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Chavez Moves Venezuelan Money Out of U.S.

Chavez Moves Venezuelan Money Out of U.S.
Associated Press

Venezuela has moved its central bank foreign
reserves out of U.S. banks, liquidated its investments in U.S. Treasury
securities and placed the funds in Europe, Venezuelan President Hugo
Chavez said Friday.

"We've had to move the international reserves from U.S. banks because of
the threats," from the U.S., Chavez said during televised remarks from a
South American summit in Brazil.

"The reserves we had (invested) in U.S. Treasury bonds, we've sold them
and we moved them to Europe and other countries," he said.

Chavez, a sharp critic of what he calls "imperialist" U.S.-style
capitalism, has often criticized foreign banks for the power they wield in
international financial markets at the expense of poorer countries.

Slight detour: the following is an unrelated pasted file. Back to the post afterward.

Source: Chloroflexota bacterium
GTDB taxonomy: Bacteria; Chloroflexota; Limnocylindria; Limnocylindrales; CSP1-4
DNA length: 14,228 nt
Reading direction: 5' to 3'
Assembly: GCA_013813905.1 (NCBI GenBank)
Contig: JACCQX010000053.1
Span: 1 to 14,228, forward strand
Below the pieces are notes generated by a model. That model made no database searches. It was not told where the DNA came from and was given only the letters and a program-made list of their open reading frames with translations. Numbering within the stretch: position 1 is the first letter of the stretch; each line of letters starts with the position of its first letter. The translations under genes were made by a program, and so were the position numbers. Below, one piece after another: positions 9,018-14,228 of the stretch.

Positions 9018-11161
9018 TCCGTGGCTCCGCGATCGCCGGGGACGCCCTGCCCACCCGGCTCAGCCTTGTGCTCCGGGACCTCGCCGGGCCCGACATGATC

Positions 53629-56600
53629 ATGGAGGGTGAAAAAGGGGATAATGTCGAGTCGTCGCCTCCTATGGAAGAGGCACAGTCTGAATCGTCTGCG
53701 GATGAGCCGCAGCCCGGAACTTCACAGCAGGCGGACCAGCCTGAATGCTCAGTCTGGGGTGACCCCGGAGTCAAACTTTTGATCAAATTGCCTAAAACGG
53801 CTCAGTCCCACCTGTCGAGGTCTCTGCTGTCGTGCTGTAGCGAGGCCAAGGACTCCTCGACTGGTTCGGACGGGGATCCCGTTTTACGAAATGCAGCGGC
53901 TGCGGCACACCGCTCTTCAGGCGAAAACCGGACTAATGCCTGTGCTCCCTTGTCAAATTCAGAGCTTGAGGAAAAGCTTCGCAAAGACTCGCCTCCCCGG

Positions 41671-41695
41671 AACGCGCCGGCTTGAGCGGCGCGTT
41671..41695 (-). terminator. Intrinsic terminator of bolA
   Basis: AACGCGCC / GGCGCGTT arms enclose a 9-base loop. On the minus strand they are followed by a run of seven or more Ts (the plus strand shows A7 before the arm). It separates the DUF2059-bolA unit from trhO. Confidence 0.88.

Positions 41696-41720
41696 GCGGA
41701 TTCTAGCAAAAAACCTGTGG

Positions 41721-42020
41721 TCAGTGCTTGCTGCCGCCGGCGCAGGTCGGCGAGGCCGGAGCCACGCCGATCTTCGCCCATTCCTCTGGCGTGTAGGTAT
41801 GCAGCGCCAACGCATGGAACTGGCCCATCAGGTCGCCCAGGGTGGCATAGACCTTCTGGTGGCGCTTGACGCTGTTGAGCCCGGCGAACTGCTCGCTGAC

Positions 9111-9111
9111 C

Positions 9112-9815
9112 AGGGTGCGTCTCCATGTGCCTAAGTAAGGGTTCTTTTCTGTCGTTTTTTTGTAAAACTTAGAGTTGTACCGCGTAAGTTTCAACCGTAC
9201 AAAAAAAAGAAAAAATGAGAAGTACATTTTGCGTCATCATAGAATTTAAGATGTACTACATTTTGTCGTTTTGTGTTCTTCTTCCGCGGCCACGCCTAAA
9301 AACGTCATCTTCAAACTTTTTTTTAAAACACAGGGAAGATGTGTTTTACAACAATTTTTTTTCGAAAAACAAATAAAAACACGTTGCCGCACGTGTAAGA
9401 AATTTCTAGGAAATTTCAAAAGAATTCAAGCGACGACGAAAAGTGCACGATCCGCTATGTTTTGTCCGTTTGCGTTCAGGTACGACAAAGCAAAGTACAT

Chavez again proposed the creation of a South American central bank that
would hold the foreign exchange reserves of all the central banks in the
"I'm ready right now with the Venezuelan central bank ... to move $5
billion (euro4.15 billion) (of Venezuelan reserves), to a South American
bank," Chavez said.

Central bank officials could not be immediately reached for more details.

Chavez has also argued against central bank autonomy, saying excess
foreign reserves should be spent on economic development projects.

Under his presidency, Venezuela's mostly pro-Chavez Congress changed
central bank laws earlier this year so the government could tap reserves
for spending, despite criticism that it would lead to devaluation of the
local currency and higher inflation.

Every year the central bank must now compute an "optimum" amount of
reserves and hand over the rest to a newly created national development

Money held in the fund will be used for overseas purchases and to pay off
outstanding debt.

Foreign exchange reserves held by the central bank stood at $30.434
billion (euro25.27 billion) as of Sept. 28, according to central bank